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Montgomery v. Markos

United States District Court, D. Kansas

May 1, 2018

ALPHONSO MONTGOMERY, JR., Plaintiff,
v.
TERESA MARKOS, et al., Defendants.

          MEMORANDUM AND ORDER AND ORDER TO SHOW CAUSE

          Sam A. Crow, U.S. Senior District Judge.

         Order Plaintiff Alphonso Montgomery, Jr., is hereby required to show good cause, in writing, to the Honorable Sam A. Crow, United States District Judge, why this action should not be dismissed due to the deficiencies in Plaintiff's Amended Complaint that are discussed herein.

         I. Nature of the Matter before the Court

         Plaintiff brings this pro se civil rights action pursuant to 42 U.S.C. § 1983. The Court granted Plaintiff leave to proceed in forma pauperis. At the time of filing, Plaintiff was housed at the Norton Correctional Facility in Norton, Kansas. Plaintiff filed an Amended Complaint (Doc. 6) on December 6, 2017.

         Plaintiff alleges that on April 9, 2016, charges were filed against him in the Johnson County District Court. On April 11, 2016, bond was set at $25, 000. Plaintiff's request for bond modification was denied. On May 27, 2016, Plaintiff's request for bond modification was “denied in part” and was reduced to $15, 000 with conditions “house arrest, gps, remote breathe unit.” On September 1, 2016, Plaintiff's request for bond modification was denied, and the “state provided evidence on behalf of co-defendants to collect and attempt to collect a debt during the criminal proceedings.” On October 5, 2016, Plaintiff's bond modification request was denied with “more testimony regarding the debt on behalf of co-defendants.” Plaintiff arranged to pay the debt and required defendants to put in writing the agreement details regarding the satisfied debt and “direct link to Plaintiff's release from jail.” On October 21, 2016, bond modification was granted, reducing bond from $15, 000 to $10, 000. On November 7, 2016, bond was successfully posted and the debt paid.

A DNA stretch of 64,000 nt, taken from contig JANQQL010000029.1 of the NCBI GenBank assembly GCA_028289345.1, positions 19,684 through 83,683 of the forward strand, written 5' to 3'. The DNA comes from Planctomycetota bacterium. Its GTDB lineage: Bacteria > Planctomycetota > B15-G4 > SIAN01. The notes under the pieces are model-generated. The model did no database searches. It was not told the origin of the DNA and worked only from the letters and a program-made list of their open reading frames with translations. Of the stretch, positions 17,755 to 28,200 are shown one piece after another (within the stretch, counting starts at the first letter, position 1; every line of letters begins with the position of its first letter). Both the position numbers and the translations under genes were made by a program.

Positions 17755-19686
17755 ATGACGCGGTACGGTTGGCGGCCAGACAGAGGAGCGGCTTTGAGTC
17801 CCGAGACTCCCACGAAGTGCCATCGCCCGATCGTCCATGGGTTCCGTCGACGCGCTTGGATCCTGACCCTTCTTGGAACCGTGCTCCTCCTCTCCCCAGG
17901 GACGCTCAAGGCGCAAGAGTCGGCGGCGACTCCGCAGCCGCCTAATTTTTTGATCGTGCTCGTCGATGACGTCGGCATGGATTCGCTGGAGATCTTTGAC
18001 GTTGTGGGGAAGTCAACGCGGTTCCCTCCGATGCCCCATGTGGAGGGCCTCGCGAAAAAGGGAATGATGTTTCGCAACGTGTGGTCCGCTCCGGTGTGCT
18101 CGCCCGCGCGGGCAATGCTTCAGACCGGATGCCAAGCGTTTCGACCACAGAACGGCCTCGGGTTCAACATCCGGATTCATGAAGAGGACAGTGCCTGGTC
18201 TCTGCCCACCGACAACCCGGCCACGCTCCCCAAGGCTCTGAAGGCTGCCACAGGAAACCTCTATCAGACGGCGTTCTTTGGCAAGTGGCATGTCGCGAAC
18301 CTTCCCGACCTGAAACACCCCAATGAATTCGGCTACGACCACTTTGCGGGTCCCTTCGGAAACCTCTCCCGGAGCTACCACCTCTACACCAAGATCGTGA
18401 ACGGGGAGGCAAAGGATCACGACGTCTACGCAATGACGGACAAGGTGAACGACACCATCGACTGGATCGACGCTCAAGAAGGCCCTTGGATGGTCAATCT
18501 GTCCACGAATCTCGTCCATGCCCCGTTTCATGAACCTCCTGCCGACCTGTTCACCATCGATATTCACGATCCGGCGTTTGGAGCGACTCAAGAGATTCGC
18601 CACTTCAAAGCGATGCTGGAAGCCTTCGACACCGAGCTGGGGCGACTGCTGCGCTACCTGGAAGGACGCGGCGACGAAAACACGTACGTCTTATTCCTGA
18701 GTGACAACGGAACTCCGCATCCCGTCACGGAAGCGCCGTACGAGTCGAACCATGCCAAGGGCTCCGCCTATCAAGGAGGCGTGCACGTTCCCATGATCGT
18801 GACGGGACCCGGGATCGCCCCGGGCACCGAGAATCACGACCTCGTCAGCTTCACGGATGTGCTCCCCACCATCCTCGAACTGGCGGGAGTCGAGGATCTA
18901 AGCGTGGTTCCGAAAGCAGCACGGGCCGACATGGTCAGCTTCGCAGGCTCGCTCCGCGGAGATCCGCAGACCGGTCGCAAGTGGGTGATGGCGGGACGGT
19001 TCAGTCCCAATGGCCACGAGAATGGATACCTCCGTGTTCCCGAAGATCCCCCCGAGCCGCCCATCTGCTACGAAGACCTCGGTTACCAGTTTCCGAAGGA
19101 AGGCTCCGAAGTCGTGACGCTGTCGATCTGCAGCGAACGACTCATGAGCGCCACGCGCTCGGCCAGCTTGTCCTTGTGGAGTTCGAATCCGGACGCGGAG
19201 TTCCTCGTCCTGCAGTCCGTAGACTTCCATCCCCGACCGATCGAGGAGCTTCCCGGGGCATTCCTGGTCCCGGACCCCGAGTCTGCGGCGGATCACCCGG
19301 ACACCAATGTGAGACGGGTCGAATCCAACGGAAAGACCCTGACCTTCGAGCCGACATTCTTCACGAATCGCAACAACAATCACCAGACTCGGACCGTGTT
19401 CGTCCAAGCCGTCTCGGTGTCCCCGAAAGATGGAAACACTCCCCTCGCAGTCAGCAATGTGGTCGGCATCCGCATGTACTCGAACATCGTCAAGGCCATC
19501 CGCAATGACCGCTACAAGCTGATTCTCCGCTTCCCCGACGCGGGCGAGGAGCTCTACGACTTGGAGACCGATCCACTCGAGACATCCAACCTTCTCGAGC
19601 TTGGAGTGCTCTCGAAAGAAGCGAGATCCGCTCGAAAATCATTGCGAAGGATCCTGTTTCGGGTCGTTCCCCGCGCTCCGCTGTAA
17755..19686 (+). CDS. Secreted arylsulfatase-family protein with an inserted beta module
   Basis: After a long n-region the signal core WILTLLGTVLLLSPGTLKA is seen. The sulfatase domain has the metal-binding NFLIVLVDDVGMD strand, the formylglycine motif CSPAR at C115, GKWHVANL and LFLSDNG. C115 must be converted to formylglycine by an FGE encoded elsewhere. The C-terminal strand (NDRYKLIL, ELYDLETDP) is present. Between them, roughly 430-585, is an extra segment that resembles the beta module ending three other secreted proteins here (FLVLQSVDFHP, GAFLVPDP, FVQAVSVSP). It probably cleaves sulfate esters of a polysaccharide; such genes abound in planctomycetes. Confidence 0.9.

Plaintiff alleges in his Amended Complaint that the Defendants conspired together to deprive Plaintiff of his constitutional rights. Plaintiff alleges that Defendants emailed each other in an attempt to act as a “debt collector.” Plaintiff alleges that Defendants corresponded outside of court, and improperly used the criminal procedure in an attempt to collect a debt. Plaintiff alleges that, as a result, Plaintiff was denied the due process of a civil procedure to question the validity of the debt. Plaintiff alleges that he was imprisoned as a result of Defendants' requirement that he satisfy the prior debt as a condition of release.

         As Count I, Plaintiff alleges conspiracy. Plaintiff alleges “abuse of process with deliberate indifference” as Count II. Plaintiff alleges as Count III, a violation of the Fair Debt Collection Practices Act. Plaintiff names as Defendants: Teresa Markos, Supervisor/Senior Case Manager at Johnson County Department of Corrections Residential Center, sued in her individual and official capacity; Sara L. Walton, Johnson County Assistant District Attorney, sued in her individual capacity; and Johnson County Department of Corrections, also known as Board of County Commissioners of Johnson County, Kansas. Plaintiff seeks a declaratory judgment, punitive damages, compensatory damages, injunctive relief, and the discharge of any remaining debt.

         II. Statutory Screening of Prisoner Complaints